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Kashmir conflict is a maleficent inheritance from the British raj. India and Pakistan went to fisticuffs to settle this dispute. Following their first war on Kashmir, both India and Pakistan accepted ceasefire from January 1, 1949 under supervision of UN observers. No UN resolution incorporates India’s view that maharajha had acceded to India. It is said that the accession instrument stands `stolen’. There is a United Nations’ resolution that forbids India- occupied Kashmir `assembly’ from acceding to India (authenticating royal accession). The main resolutions on Kashmir are: (a) United Nations’ Commission for India Pakistan Resolution dated August 13, 1948. Para 75 (Serial110) in Part III of this resolution states ` The Government of India and the Government of Pakistan reaffirm their wish that the future status of the State of Jammu and Kashmir shall be determined in accordance with the will of the people and to that end, upon acceptance of the truce agreement, both Governments agree to enter into consultations with the Commission to determine fair and equitable conditions whereby such free expression will be assured. (b) UNCIP Resolution dated January 5, 1949 Para 51 (Serial 1196) states ‘The question of accession of the State of Jammu and Kashmir to India or Pakistan will be decided through the democratic method of a free and impartial plebiscite’.

Since both parties agreed to a plebiscite, the question of sanctions never arose. Besides, India approached the United Nations under Chapter VI (Pacific Settlement of Disputes), not Chapter VII (Acts of Aggression).On Nov 2, 1947, Nehru declared in a radio broadcast that the government of India was “prepared, when peace and order have been established in Kashmir, to have a referendum held under international auspices like the United Nations.” I am quoting from Chaudhri Mohammad Ali’s The Emergence of Pakistan. Till 1953, India was, at least verbally, committed to the plebiscite. But, in subsequent period, she had been making frantic efforts to warp the UNO and woo the USA in her favour. For instance, during temporary absence of Pakistan’s rep, India tried to get the `India-Pakistan Question’ deleted from the UN agenda.  India based her plea on Security Council’s informal decision, dated July 30, 1996, about deleting dormant questions. The Question was deleted during the Pak rep’s absence, but was restored to agenda upon his arrival.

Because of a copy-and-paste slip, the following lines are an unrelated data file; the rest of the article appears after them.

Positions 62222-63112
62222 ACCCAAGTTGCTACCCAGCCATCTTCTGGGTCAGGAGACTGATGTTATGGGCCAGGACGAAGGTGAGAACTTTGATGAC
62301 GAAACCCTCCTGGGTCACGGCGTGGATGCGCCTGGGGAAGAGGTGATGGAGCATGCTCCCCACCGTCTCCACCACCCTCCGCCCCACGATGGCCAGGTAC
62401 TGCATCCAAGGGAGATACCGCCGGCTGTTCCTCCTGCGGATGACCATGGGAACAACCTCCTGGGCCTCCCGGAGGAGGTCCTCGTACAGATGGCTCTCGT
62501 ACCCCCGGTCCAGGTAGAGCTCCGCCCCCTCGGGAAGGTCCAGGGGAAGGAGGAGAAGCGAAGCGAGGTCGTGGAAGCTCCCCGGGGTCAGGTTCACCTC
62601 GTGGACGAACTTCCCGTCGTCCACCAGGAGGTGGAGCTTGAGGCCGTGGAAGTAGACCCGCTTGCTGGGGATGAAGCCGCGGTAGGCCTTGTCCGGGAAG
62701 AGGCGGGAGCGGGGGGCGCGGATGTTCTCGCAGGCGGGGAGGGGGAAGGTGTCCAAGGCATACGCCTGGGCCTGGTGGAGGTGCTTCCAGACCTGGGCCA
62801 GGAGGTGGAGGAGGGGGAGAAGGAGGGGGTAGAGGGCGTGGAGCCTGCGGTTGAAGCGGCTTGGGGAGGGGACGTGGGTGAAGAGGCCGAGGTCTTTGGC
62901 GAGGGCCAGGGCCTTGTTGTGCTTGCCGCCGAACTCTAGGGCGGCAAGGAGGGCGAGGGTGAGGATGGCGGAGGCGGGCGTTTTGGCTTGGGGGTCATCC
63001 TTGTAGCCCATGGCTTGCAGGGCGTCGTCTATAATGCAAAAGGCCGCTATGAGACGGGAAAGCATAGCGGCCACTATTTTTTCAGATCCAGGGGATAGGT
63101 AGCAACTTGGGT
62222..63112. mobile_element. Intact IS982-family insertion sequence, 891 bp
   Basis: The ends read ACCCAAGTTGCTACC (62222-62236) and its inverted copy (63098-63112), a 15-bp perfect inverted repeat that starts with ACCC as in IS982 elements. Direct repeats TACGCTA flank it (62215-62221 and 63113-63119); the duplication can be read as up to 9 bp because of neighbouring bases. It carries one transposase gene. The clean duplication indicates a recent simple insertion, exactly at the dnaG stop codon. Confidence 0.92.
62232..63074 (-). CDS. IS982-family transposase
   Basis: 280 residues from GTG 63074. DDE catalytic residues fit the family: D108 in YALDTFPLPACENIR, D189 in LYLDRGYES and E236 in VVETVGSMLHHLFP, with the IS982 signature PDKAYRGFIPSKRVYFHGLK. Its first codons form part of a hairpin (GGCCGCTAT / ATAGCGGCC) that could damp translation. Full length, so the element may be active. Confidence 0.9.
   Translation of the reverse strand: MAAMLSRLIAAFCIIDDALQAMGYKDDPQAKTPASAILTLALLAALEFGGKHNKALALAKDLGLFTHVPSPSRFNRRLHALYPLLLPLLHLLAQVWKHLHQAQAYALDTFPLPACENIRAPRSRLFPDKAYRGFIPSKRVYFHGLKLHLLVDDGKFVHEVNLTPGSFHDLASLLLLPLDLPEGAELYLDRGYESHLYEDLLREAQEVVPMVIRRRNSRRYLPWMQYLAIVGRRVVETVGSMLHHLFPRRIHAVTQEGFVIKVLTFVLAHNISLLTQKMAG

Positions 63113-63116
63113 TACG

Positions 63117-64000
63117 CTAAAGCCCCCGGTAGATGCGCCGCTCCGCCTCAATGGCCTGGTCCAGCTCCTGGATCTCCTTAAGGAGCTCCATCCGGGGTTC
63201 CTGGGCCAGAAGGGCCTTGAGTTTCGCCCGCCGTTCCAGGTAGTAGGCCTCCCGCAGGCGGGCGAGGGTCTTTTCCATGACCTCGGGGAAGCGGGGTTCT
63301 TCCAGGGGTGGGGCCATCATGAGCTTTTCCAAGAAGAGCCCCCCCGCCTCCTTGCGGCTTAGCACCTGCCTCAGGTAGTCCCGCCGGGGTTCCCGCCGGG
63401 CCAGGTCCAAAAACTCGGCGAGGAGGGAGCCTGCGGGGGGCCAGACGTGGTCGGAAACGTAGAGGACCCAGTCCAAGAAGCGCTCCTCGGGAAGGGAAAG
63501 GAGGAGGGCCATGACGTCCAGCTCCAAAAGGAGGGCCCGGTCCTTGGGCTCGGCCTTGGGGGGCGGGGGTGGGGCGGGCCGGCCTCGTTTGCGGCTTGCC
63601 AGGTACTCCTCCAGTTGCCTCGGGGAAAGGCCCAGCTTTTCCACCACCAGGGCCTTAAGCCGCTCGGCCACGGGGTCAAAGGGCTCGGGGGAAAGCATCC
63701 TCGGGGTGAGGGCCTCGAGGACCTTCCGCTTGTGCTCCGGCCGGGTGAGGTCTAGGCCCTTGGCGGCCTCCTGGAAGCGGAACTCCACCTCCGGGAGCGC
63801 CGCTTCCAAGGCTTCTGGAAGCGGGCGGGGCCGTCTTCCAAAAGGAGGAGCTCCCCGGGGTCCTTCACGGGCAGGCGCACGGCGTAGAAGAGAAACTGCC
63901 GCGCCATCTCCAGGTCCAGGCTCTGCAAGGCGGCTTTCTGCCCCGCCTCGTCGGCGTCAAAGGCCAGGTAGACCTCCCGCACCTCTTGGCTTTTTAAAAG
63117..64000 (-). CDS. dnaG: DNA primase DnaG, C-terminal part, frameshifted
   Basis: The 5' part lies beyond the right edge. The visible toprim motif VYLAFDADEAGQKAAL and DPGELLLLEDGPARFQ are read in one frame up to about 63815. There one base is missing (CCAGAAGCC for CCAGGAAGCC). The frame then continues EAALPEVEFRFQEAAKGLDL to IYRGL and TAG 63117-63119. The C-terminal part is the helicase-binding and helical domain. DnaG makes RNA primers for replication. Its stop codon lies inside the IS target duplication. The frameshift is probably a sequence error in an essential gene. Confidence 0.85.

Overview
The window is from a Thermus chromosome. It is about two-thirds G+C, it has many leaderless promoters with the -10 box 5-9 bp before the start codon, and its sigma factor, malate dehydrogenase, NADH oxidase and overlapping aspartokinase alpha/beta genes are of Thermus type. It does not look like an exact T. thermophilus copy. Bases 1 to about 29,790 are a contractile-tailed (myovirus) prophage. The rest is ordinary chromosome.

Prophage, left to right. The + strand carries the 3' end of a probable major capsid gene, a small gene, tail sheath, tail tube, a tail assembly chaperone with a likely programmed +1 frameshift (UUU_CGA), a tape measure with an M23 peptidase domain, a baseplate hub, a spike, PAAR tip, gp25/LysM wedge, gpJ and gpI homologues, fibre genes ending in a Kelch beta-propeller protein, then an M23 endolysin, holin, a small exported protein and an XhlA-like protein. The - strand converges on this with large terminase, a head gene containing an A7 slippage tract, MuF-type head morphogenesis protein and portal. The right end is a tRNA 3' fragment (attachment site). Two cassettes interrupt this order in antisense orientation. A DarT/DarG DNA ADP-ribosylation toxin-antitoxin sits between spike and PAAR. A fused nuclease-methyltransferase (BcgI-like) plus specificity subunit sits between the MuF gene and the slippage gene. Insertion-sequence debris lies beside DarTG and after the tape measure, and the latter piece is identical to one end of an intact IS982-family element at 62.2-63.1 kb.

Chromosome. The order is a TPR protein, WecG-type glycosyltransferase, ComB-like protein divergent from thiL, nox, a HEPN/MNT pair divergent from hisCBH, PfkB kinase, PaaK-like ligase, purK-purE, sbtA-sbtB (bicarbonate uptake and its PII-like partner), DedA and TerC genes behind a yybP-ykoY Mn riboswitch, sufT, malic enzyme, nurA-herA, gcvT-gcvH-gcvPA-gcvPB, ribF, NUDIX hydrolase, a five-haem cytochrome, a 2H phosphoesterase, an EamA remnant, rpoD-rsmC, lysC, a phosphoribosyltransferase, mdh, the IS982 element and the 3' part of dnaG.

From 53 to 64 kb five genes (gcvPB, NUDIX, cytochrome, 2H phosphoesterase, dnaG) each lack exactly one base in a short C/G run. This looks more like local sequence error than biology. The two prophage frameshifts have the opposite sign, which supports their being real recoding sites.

Again, at India’s behest, US Congressman Stephen Solarz elicited the statement from Bush-administration high-level diplomat, John H. Kelly, that plebiscite was no longer possible in Kashmir.

Here is an extract of Solarz’s grilling questions and the gullible answers thereto.

Mr. Solarz: What is the position of the United States with respect to whether there should be a plebiscite?

Mr. Kelly: First of all we believe that Kashmir is disputed territory…

Mr. Solarz: Well, how did we vote upon that resolution at the U.N. back in 1949?

Mr. Kelly: In favor, Mr. Chairman.

Mr. Solarz:  Right. So at that time we favored a plebiscite. Do we still favor a plebiscite, or not? Or is it our position now that whether or not there should be a plebiscite is a matter, which should be determined bilaterally between India and Pakistan?

Mr. Kelly:  Basically, that’s right, Mr. Chairman.

Mr. Solarz:  So we are no longer urging a plebiscite be held?

Mr. Kelly:  That’s right.

To India’s chagrin, John R. Mallot, the US State Department’s point man for South Asia in 1993, corrected Kelly’s faux pas. He told the House Foreign Affairs Sub-Committee on Asia and the Pacific on April 28, 1993 that John Kelly ‘misspoke’ in 1990 when he said that the United States no longer believed a plebiscite was necessary in South Asia. Mallot clarified that Kelly made his comment after ‘continued grilling’ by the panel’s (pro-India) chairman, Stephen J. Solarz of New York.

Avid readers may refer to Solarz-Kelly conversation and corrective policy action taken by the US State Department in Robert G. Wirsing’s book India, Pakistan, and the Kashmir Dispute, published by Macmillan Press Limited, London in 1994. They may also see Mushtaqur Rehman’s Divided Kashmir: Old Problems, New Opportunities for India, Pakistan and the Kashmiri People (London, Lynne Reinner Publishers, London, 1996, pp. 162-163).

Kashmir is a simmering nuclear tinderbox. There is no UNO resolution incorporating India’s volte face that India-occupied Kashmir has acceded to India through the so-called state assembly’s resolution.  Till recently, the USA viewed Kashmir as a disputed state. It clarified there is not an iota of change in US policy on Kashmir what’s its current position?

Despite lapse of over 70 years, India has not fulfilled its promise of a plebiscite in Kashmir.

India’s attitude negates the cardinal principles in inter-state relations, that is, pacta sunt servanda `treaties are to be observed’ and are binding upon signatories.  If disinterested, India should wriggle out of bilateral and multilateral agreements by pleading that the UNO resolutions stand antiquated under another principle clasula rebus sic stantibus _In the case of a `fundamental change of circumstances’, that existed when a treaty was concluded, a party to that treaty may invoke this fact as a ground for termination or suspending operation of a treaty.